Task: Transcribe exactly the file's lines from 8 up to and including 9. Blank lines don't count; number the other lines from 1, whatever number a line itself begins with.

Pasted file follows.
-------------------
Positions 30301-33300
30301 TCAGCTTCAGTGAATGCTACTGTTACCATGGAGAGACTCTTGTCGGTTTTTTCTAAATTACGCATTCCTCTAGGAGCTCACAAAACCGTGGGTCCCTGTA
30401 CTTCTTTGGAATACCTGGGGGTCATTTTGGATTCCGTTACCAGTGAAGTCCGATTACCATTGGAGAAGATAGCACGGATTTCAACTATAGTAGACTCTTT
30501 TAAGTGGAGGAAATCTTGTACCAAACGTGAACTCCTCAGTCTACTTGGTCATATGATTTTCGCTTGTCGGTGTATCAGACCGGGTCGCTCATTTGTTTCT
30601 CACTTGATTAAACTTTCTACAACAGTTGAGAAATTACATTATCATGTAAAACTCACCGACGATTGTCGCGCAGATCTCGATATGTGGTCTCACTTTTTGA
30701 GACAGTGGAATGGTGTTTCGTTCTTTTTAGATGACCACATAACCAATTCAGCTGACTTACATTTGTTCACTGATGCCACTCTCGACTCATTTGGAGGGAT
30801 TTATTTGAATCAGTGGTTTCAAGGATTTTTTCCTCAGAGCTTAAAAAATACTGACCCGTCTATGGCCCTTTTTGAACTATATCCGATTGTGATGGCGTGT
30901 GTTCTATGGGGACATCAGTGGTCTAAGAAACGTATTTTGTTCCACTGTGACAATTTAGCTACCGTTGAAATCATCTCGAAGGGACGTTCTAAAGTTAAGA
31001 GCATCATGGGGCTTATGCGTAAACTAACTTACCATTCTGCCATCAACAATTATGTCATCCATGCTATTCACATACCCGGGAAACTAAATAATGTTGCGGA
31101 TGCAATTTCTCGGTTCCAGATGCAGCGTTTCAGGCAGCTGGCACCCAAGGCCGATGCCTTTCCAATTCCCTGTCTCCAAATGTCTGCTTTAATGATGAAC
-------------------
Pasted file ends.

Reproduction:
30901 GTTCTATGGGGACATCAGTGGTCTAAGAAACGTATTTTGTTCCACTGTGACAATTTAGCTACCGTTGAAATCATCTCGAAGGGACGTTCTAAAGTTAAGA
31001 GCATCATGGGGCTTATGCGTAAACTAACTTACCATTCTGCCATCAACAATTATGTCATCCATGCTATTCACATACCCGGGAAACTAAATAATGTTGCGGA